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James Parton, The life of Horace Greeley, Chapter 1: the Scotch-Irish of New Hampshire. (search)
ed of the same, as far as it will go; provided he produces a gun of his own, in good order, and is willing to go against the enemy, and promises not to waste any of the powder, only in self-defense; and provided, also, that he show twenty good bullets to suit his gun, and six good flints. In 1777 the town gave a bounty of thirty pounds for every man who enlisted for three years. All the records and traditions of the revolutionary period breathe unity and determination. Stark, the hero of Bennington, was a Londonderrian. Such were the Scotch-Irish of New Hampshire; of such material were the maternal ancestors of Horace Greeley composed; and from his maternal ancestors he derived much that distinguishes him from men in general. In the New Yorker for August 28, 1841, he alluded to his Scotch-Irish origin in a characteristic way. Noticing Charlotte Elizabeth's Siege of Derry, he wrote: We do not like this work, and we choose to say so frankly. What is the use of reviving and ag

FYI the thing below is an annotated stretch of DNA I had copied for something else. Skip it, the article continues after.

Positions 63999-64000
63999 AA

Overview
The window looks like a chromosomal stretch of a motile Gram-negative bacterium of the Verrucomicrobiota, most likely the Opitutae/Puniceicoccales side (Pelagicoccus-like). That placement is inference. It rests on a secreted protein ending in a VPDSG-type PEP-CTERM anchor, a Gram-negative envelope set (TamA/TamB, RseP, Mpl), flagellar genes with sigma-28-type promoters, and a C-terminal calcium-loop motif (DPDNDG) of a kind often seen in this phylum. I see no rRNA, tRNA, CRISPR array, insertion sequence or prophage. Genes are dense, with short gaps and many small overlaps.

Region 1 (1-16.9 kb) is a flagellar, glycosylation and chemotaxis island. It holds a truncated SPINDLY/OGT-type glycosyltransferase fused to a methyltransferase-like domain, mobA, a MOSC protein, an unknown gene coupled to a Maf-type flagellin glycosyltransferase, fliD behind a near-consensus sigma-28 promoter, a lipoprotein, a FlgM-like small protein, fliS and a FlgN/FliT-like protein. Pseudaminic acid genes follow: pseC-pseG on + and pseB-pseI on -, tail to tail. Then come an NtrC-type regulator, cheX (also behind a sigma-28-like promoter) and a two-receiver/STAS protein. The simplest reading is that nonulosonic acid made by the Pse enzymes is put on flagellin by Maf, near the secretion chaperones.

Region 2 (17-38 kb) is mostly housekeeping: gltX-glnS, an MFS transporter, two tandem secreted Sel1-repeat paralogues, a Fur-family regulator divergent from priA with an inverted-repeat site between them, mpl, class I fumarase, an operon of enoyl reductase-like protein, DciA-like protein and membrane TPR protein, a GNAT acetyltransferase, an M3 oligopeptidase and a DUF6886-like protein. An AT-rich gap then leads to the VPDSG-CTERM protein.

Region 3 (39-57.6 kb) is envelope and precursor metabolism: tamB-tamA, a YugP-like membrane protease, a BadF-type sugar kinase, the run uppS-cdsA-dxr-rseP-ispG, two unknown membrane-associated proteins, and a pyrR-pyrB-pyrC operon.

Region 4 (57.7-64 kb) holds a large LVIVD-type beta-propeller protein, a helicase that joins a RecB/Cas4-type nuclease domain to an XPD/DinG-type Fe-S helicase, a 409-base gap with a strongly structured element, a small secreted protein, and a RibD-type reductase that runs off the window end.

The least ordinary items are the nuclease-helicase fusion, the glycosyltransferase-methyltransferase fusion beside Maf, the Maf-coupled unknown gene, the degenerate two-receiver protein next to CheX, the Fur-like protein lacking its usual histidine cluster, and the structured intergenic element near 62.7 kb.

James Parton, The life of Horace Greeley, Chapter 2: Ancestors.—parentage.—birth. (search)
generations lived more than three score years and ten. Few of the name have been rich, but most have been persons of substance and respectability, acquiring their property, generally, by the cultivation of the soil, and a soil, too, which does not yield its favors to the sluggard. It is the boast of those members of the family who have attended to its genealogy, that no Greeley was ever a prisoner, a pauper, or, worse than either, a tory! Two of Horace Greeley's great uncles perished at Bennington, and he was fully justified in his assertion, made in the heat of the Roman controversy a few years ago, that he was born of republican parentage, of an ancestry which participated vividly in the hopes and fears, the convictions and efforts of the American Revolution. And he added: We cannot disavow nor prove recreant to the principles on which that Revolution was justified—on which only it can be justified. If adherence to these principles makes us the unmitigated enemy of Pius IX., w